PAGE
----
And the way that they can achieve that is through API capabilities, particularly using real-time transactions that provide both visibility into what is happening at any time and also allow users to transact on those networks. “We view that as core and critical to what banks will be doing in the future, because some of these new networks haven't yet reached high volume,” DeVilbiss says. “There are banks sitting on the outside waiting to see the [networks deliver the] value promised in press releases, etc. But in reality, once that value hits, they need to be able to move quickly. And in order to do that, they can't be reliant on legacy architecture.”

That means those banks may not yet be able to meet modern standards or to achieve the API connectivity they need. “Strategically, banks may be in a ‘wait and see’ mode, but even then, they should still be planning for future architecting and to be able to meet the needs of the marketplace for tomorrow, and that's just on the trade ecosystem side,” DeVilbiss says.

The multichannel future 

More widely, banks need to decide how they will engage with corporate customers and this comes down to their perspective and strategy with respect not only to trade, but also more broadly connecting clients and delivering value to them. In many cases, strategy has shifted to more of an omnichannel approach.

Corporate portals are taking in data from other systems, and companies want a seamless user experience through APIs or other integration. The future is certainly one of multiple layers with integration points to your back office and front office trade systems. Those layers include centralised corporate portals, treasury, cash management, trade and data, mobile channels and transaction banking core actions. “In order to really drive that further or to deliver a more holistic view, banks can utilise things like web services, which are, in effect, APIs that allow abstraction of some of trade data up a layer and present it back to customers and potentially transact through it as well,” DeVilbiss says.

They will need a broader strategy in place for how they interact with customers and what kind of information and customer user experience they want. “Things like ERP connectivity are going to become more important. That's going to all be API driven. Some of that exists today in terms of basic flows, but you could see that broadening out. You can provide services and API functionality such as generalised financial services or directly through an ERP for your corporate customer. We're only touching the surface of what this could look like in the future. There is a mountain of opportunity when it comes to the seamless push and pull of transactions and customer data.”

A call to action for banks in trade

So where are we in the process of achieving end-to-end digitisation of trade and the creation of a trade ecosystem? “At CGI we have retooled our CGI Trade360 back-office systems to be API centric. It's certainly something we're talking with our customers about in terms of their strategy. We know it's critical to the market going forward,” DeVilbiss, says.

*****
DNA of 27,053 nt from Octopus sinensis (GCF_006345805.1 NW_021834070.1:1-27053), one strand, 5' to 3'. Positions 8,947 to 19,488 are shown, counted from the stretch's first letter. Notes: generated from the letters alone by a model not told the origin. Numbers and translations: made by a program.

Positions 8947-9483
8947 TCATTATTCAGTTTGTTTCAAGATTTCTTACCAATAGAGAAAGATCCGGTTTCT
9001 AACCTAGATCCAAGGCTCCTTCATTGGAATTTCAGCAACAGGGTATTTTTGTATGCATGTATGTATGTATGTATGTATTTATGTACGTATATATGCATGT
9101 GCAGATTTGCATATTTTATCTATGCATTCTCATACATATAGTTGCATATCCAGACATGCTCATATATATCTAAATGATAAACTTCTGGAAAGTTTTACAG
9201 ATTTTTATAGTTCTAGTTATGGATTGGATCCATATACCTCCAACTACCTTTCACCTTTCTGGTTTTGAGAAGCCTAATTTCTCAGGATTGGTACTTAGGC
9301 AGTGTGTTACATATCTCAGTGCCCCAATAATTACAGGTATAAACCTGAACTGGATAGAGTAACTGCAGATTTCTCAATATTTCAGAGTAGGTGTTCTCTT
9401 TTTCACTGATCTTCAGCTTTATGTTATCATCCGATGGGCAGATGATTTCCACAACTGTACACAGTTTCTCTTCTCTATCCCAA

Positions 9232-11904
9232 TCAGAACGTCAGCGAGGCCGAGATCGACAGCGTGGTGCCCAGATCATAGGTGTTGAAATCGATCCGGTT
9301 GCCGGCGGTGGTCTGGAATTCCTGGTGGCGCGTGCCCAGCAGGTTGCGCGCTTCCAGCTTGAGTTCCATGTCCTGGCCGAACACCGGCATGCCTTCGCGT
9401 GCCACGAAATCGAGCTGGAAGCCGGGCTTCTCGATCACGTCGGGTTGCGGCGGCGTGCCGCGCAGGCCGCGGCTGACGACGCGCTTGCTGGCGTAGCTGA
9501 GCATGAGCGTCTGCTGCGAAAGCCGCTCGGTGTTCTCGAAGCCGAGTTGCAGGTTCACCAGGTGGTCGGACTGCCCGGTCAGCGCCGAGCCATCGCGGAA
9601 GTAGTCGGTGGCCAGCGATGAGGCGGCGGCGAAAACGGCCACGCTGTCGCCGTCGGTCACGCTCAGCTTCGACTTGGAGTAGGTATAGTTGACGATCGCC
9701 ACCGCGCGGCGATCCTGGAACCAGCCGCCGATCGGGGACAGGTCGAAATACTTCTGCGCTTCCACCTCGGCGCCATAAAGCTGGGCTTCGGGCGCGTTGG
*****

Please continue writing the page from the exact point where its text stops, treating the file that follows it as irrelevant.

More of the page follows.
“Our rationale is twofold. One element of the criticality is that the ecosystem is changing and there are many consortia and network platforms developing to connect the spiderweb of trade together. That multitude of networks may reduce at a certain point, but no matter what, to achieve the goals we’ve outlined it’s necessary to be capable of connecting to new platforms both flexibly and quickly. APIs are the way to enable that connectivity in a relatively short timeframe using modern integration patterns.”

The big message for banks is they cannot simply develop or plan for trade as a standalone. “There's a much bigger mindset that you would have at a bank. And in order to deliver seamlessly to your corporate customers, from a UX perspective, you need to understand where your bank is headed directionally both in terms of its technology and in terms of its experience for corporate customers. That is where trade can sometimes get left behind. Yet, understanding that will help you in terms of not getting sideswiped by a project that gets started at a central level and bleeds down to [trade] much later than it should.” At the moment, the impact is mainly focused on commercial banking, and it is still early days, but that change is afoot.

Standards needed to underpin the opportunity

As the landscape evolves and it becomes more clear what APIs may need to be constructed, standards need to be considered. Lessons can be learned on the consumer banking side and through the Open API movement. Corporate customers today might see multiple different banks constructing an API for the same service. “That's where we're going to see frustration,” says DeVilbiss. “Hopefully, initiatives like the ICC’s Digital Standards Initiative (DSI) and others will be able to create a common API framework to use. Ultimately, it will be a question of what banks can expose through those API channels from either their back office or trade portal to be able to continue to meet customers where they are now and create a seamless user experience.”

The responsibility for API standards should be an industry one, not simply the banks. “Everyone has skin in the game,” DeVilbiss notes. “The more collaboration we see creating a standard, the better. We're in an ecosystem and many of those partners are important to that ecosystem. Corporate input and insight can also be helpful.”

Evolution in this area is fast, the development of a plethora of APIs is happening rapidly and as standards are developed, banks and Fintechs are going to have to adjust to reach them at pace. “On standards, the market isn't going to wait.”

Nobody said the road to trade digitisation Nirvana was going to be easy.